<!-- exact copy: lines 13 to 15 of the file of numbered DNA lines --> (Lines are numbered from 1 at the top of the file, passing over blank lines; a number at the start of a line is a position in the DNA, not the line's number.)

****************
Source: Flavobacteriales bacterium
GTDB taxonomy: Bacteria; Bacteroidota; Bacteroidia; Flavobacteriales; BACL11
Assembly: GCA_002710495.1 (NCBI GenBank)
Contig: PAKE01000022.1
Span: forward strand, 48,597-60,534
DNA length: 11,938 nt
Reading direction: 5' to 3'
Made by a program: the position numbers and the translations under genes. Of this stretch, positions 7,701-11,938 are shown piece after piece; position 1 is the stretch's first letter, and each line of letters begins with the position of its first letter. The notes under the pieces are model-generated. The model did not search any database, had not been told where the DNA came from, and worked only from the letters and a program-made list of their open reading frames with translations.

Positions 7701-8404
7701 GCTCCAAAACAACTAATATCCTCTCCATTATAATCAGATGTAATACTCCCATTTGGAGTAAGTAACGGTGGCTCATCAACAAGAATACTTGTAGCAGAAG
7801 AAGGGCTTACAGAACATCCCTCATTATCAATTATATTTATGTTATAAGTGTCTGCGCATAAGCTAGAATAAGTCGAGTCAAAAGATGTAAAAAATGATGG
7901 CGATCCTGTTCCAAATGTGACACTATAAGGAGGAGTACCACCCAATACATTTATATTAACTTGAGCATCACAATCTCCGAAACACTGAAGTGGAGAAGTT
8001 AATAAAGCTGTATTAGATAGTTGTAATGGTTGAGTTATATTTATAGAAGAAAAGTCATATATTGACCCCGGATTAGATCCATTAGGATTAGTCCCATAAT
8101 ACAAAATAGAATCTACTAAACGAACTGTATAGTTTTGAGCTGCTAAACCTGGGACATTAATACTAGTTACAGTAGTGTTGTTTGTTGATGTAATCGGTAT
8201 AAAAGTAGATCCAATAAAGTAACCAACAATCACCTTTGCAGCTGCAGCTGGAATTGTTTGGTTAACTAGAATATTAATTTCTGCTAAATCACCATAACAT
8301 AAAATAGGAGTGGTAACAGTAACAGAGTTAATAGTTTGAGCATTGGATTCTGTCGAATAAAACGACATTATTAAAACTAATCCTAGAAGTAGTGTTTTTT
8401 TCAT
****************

8001 AATAAAGCTGTATTAGATAGTTGTAATGGTTGAGTTATATTTATAGAAGAAAAGTCATATATTGACCCCGGATTAGATCCATTAGGATTAGTCCCATAAT
8101 ACAAAATAGAATCTACTAAACGAACTGTATAGTTTTGAGCTGCTAAACCTGGGACATTAATACTAGTTACAGTAGTGTTGTTTGTTGATGTAATCGGTAT
8201 AAAAGTAGATCCAATAAAGTAACCAACAATCACCTTTGCAGCTGCAGCTGGAATTGTTTGGTTAACTAGAATATTAATTTCTGCTAAATCACCATAACAT